Nonsense-mediated mRNA decay; mRNA turnover; posttranscriptional gene regulation; translation termination; RNA quality control; mRNA surveillance; Nonsense-mediated mRNA decay (NMD); post-transcriptional gene regulation; RNA turnover; mRNA quality control
Nicholson Pamela, Joncourt Raphael, Mühlemann Oliver (2012), Analysis of nonsense-mediated mRNA decay in mammalian cells., in Current protocols in cell biology / editorial board, Juan S. Bonifacino ... [et al.]
, Chapter 27, 27-4.
Mühlemann Oliver, Jensen Torben Heick (2012), mRNP quality control goes regulatory., in Trends in genetics : TIG
, 28(2), 70-7.
Nicholson Pamela, Mühlemann Oliver (2010), Cutting the nonsense: the degradation of PTC containing mRNAs, in Biochem Soc Trans
, 38(6), 1615-1620.
Aeby Eric, Ullu Elisabetta, Yepiskoposyan Hasmik, Schimanski Bernd, Roditi Isabel, Mühlemann Oliver, Schneider André (2010), tRNASec is transcribed by RNA polymerase II in Trypanosoma brucei but not in humans, in Nucleic Acids Res
, 17, 5833-5843.
Mühlemann Oliver, Lykke-Andersen Jens (2010), How and where are nonsense mRNAs degraded in mammalian cells?, in RNA Biology
, 7(1), 28-32.
Nicholson Pamela, Yepiskoposyan Hasmik, Metze Stefanie, Zamudio Orozco Rodolfo, Kleinschmidt Nicole, Mühlemann Oliver (2009), Nonsense-mediated mRNA decay in human cells: mechanistic insights, functions beyond quality control and the double-life of NMD factors, in Cell Mol Life Sci
, 67(5), 677-700.
Yepiskoposyan Hasmik, Aeschimann Florian, Nilsson Daniel, Okoniewski Michal, Mühlemann Oliver, Autoregulation of the nonsense-mediated mRNA decay pathway in human cells, in RNA
de Turris Valeria, Nicholson Pamela, Zamudio Orozco Rodolfo, Singer Robert H., Mühlemann Oliver, Co-transcriptional Effects of a Premature Termination Codon Revealed by Live-Cell Imaging, in RNA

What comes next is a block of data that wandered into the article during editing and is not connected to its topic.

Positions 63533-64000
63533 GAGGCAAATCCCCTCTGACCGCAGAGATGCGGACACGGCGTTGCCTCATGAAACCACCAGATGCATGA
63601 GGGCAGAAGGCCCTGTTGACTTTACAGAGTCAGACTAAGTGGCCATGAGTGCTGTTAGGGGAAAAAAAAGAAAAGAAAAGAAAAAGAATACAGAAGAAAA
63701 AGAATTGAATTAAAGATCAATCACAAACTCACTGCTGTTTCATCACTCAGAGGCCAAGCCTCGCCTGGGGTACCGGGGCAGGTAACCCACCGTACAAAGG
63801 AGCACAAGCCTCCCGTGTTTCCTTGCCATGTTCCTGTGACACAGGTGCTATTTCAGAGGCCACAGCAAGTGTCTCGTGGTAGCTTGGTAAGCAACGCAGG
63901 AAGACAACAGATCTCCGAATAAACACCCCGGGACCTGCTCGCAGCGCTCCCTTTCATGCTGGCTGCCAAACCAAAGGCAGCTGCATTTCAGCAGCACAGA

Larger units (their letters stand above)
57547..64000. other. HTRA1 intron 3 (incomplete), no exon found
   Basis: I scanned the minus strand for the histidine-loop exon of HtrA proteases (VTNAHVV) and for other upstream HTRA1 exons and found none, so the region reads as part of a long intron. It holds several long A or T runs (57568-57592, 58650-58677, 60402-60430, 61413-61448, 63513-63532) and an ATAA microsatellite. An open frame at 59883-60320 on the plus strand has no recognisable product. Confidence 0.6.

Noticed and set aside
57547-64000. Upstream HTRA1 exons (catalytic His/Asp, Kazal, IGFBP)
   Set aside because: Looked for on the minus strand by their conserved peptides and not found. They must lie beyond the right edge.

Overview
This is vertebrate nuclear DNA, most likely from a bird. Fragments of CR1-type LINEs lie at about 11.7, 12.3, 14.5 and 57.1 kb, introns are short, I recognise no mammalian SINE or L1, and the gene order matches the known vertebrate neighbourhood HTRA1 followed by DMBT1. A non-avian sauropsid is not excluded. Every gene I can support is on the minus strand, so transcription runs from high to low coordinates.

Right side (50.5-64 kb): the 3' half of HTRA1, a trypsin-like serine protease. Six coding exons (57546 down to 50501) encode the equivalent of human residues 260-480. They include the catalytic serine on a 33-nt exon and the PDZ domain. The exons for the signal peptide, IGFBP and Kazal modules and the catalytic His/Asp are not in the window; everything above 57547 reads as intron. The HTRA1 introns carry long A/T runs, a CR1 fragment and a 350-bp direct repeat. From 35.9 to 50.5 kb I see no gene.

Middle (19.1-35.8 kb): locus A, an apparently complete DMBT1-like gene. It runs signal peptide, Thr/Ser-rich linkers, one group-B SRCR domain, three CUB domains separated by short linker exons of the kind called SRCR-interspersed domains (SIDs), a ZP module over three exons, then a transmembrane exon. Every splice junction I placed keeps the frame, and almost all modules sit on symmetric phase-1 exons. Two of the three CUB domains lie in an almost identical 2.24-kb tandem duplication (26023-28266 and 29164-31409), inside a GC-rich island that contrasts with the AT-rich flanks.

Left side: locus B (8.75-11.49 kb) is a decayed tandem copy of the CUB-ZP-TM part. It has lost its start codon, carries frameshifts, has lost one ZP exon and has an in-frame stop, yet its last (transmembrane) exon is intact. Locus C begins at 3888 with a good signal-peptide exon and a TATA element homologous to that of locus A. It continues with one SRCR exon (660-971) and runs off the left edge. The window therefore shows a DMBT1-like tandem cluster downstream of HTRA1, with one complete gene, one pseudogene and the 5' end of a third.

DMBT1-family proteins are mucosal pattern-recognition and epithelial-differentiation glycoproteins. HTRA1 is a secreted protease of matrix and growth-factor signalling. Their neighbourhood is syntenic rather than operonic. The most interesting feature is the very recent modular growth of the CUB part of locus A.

Background:Many different quality control mechanisms have evolved to recognize mistakes during the molecular processes involved in gene expression and to prevent production of faulty gene products. Among those, nonsense-mediated mRNA decay (NMD) represents a translation-dependent posttranscriptional process that selectively recognizes and degrades mRNAs whose open reading frame (ORF) is truncated by a premature translation-termination codon (PTC, also called „nonsense codon“). In doing so, NMD protects the cell from accumulating C-terminally truncated proteins with potentially deleterious functions. Because 30% of all known disease-causing mutations are predicted to trigger NMD, NMD represents an important modulator of genetic disease phenotypes in humans, and understanding the molecular mechanisms of NMD therefore is key for developing future therapies for many genetic diseases. Transcriptome profiling of NMD-deficient yeast, Drosophila, and human cells revealed that 3-10% of all mRNA levels are regulated (directly or indirectly) by NMD, indicating an important role of NMD in gene regulation that extends beyond quality control. While the phenomenon of NMD and its impact on gene expression is well documented, the understanding of the underlying molecular mechanisms is still fragmented.Current and future research on nonsense-mediated mRNA decay (NMD):A central question of NMD research is how PTCs are recognized and discriminated from natural termination codons. Recent work from my lab and others led to a new model postulating an evolutionarily conserved mechanism for PTC recognition. This so-called “unified NMD model” and its implications for posttranscriptional gene regulation and certain genetic diseases need to be critically scrutinized in the coming years. To further investigate the molecular mechanism of PTC recognition, we concentrate on trying to understand the PABP-mediated promotion of translation termination and the exact role of UPF1 in NMD. For UPF1, we plan to systematically identify interaction partners during the different stages of NMD complex assembly with help of a new mass spectrometry-based technique that enables quantitative identification of interacting factors from affinity purified complexes (SILAC-IP). Another goal is to identify endogenous examples of the postulated posttranscriptional mechanism for gene regulation by spatial rearrangement of the 3’ UTR, a direct implication of the “unified NMD model”. Along these lines, we will also try to identify disease-related human mutations that change the 3’ UTR of the mRNA and experimentally validate those transcripts predicted by our model to have become NMD substrates. Substantial progress in understanding the degradation of nonsense mRNAs in human cells has been made by our recent demonstration that SMG6 is an endonuclease and cleaves the transcript near the PTC. In the future, we want to address if decay of all human NMD substrates is induced by SMG6-mediated endonucleolytic cleavage, or if additional parallel pathways exist. In the case of multiple pathways, we would like to identify the decisive parameters for one or another pathway.Nonsense-mediated transcriptional gene silencing (NMTGS) - quo vadis?Transcriptional silencing of PTC-containing Ig-mu minigenes stably integrated into the genome of HeLa cells was serendipitously discovered in our lab five years ago. Although the biological relevance of this observation still remains elusive, the mechanism itself is intriguing: a translation signal on an mRNA (the PTC) somehow feeds back to its cognate gene and silences its transcription. We are currently trying to establish a more robust experimental system that would enable us to continue our mechanistic dissection of NMTGS. Circumstantial evidence suggests the involvement of small RNAs and components of the RNAi machinery, but more direct evidence is needed. Various experiments are planned to gain more insight into this enigmatic process.